But as followers of Jesus, why should we assume that our lives should be any less tragic than his own? We must remember that Jesus, the one we are called to follow, suffered real evil, real pain, and real death. His life was not just a brief stopover on his way to heaven. He did not swoop in and swoop out human existence. His life was a vulnerable existence that ended in a miscarriage of justice.

Followers of Jesus must embrace brokenness as a faithful way of existing in the world both as individual followers of Jesus and as the collective body of Christ.
While Christianity has traditionally believed in a God who is all powerful, when I reflect on the life of Jesus, I am inclined to believe that the traditional view of God does not seriously consider the vulnerability of human existence as represented in Jesus’ life and tragic death. Moreover, by coupling the belief that God is all-powerful with the idea that we, as opposed to others, are the blessed and chosen people of God, we mock the cross of Jesus. Christians have no pride of place in God’s creation, for our redemption does not make us blameless, and our lack of evil and oppressive deeds does not mean we are innocent. And at no point in his life did Jesus ever suggest that we will be prosperous and secure if we only have faith in God.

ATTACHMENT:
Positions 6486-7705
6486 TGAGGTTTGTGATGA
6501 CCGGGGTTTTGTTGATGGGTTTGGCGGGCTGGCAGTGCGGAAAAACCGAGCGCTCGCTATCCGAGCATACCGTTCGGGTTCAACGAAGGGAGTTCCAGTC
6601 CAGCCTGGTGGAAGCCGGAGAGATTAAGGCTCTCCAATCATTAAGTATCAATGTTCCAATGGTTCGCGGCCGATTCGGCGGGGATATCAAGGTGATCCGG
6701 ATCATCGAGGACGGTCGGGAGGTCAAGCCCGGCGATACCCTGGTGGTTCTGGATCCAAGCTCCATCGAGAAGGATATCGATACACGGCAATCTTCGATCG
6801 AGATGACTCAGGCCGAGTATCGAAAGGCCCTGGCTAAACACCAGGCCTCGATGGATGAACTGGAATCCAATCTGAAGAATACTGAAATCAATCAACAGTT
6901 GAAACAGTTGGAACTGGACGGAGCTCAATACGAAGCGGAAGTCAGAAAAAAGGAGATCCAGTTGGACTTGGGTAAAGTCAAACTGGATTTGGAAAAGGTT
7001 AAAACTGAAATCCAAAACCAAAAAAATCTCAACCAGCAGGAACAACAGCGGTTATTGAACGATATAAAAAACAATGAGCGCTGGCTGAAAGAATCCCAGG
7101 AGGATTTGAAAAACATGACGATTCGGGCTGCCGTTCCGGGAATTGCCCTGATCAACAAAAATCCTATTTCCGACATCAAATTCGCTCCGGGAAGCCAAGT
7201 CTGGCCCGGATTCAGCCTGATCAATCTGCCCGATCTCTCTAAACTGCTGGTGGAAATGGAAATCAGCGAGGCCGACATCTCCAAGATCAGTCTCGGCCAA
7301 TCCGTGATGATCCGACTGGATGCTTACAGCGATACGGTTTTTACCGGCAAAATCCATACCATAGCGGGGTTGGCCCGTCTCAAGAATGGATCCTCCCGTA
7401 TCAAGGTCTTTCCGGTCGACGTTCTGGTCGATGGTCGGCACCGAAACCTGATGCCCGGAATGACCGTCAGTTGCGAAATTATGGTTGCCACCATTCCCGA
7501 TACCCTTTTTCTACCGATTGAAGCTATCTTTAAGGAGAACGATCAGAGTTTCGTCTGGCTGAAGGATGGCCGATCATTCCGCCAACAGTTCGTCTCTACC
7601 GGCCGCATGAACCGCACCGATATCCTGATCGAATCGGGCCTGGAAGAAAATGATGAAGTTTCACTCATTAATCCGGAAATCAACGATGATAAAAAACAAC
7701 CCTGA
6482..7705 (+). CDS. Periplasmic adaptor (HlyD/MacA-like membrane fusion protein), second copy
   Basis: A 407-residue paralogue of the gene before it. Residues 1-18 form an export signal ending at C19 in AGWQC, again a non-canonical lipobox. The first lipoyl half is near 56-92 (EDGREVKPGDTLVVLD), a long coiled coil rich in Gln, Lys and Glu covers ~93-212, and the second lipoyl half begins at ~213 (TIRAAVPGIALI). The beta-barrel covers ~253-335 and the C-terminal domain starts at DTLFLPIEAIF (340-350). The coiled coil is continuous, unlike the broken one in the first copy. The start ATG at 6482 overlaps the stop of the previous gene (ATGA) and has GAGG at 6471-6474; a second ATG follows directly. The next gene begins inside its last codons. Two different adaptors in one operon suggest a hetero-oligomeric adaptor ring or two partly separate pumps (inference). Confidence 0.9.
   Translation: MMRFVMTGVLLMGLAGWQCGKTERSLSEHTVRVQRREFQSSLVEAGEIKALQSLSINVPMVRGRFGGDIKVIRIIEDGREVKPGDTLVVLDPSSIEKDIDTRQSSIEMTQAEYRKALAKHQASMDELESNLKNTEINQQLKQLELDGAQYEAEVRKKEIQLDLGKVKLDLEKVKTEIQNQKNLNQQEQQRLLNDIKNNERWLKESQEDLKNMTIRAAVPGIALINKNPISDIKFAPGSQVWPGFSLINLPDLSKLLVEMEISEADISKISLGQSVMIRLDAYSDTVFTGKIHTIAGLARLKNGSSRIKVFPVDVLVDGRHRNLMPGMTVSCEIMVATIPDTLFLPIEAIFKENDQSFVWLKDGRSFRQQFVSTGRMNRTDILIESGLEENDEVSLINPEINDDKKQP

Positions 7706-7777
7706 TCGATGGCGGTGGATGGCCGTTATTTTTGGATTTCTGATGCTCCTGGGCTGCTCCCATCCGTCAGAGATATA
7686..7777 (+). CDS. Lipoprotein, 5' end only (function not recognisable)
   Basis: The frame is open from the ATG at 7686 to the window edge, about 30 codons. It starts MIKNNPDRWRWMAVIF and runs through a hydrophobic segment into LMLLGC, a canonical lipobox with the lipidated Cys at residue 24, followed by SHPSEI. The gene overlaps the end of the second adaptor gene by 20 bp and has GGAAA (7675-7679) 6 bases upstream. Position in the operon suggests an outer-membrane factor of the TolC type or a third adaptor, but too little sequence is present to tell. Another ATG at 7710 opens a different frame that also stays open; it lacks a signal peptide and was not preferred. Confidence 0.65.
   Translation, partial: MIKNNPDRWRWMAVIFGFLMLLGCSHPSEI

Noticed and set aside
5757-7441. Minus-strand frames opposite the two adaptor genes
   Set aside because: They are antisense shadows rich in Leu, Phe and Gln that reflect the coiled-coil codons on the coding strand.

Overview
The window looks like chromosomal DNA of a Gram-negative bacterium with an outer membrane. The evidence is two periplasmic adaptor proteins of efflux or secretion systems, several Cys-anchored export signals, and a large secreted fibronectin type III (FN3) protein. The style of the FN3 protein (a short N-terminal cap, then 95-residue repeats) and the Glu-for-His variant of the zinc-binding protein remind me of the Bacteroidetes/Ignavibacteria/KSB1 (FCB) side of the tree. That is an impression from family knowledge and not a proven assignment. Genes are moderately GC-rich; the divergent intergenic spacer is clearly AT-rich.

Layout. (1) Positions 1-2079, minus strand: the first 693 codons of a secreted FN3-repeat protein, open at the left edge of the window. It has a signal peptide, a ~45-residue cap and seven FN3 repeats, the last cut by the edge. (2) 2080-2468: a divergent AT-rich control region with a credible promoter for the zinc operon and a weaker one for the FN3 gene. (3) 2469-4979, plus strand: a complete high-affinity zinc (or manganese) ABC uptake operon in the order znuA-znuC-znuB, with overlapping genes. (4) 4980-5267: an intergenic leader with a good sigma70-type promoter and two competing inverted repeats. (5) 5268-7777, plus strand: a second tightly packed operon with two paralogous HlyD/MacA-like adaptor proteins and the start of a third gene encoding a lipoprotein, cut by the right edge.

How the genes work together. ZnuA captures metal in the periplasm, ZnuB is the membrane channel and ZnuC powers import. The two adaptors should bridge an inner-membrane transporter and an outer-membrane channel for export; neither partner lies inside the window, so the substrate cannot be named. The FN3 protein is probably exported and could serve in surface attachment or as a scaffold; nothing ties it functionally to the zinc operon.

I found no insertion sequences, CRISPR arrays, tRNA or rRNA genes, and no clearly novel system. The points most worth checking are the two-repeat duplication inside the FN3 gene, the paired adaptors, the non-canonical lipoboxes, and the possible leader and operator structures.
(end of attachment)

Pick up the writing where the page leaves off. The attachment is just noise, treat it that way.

Indeed, the church exists in the world as the suffering body of Christ that engages with the pains and struggles of those seeking hope, healing, redemption, and restoration. Jesus took on human brokenness in order to be intimate with those who struggled and suffered in this life. He did not separate himself from pain and brokenness, but he embraced it as a way of being intimate with those who suffer. His compassion was not a feeling of sympathy for the plight of the hurting, while he remained distant from their hurting. His compassion was the force that led him to be intimately bound to those who hurt.

If the church is ever to return to Jesus’ vision for his followers, then those who claim to be Christian must choose to take up the cross of Jesus by choosing to be broken. Becoming a Christian does not remove our connectedness to the rest of humanity. Rather following Jesus leads us to be more intimately connected to humanity, especially to humans who are broken. The body of Christ does not exist separate from the world, but in solidarity with the world as the broken body of Christ incarnate and suffering with the rest of humanity.

Wednesday, July 1, 2009

What Would Jesus Do About Health Care?

One of the vocations for which Jesus is best known is being a healer. The Gospels narrate stories in which he makes the blind to see, the deaf to hear, and the lame to walk. He heals some of dreaded diseases and he raises others from the dead. Yet, the healing narrative in Mark 5:21-43 strikes me as particularly interesting in the way it is told and for its implications for how we envision health care reform in this country.

In the hands of the author, the two stories of healing that we find in Mark 5:21-43 have become intertwined into one story. The story of Jairus, the Synagogue leader, and his very ill daughter brackets the story of an unknown woman who has been hemorrhaging for twelve years. Both stories involve females in need of healing. The number12 is important in both. Jesus’ touch plays a key role in each healing. And the theme of faith is vital to what takes place in each episode. The literary structure and details not only forces us to read the stories as one story, but leads us to see one story as having meaning for the other.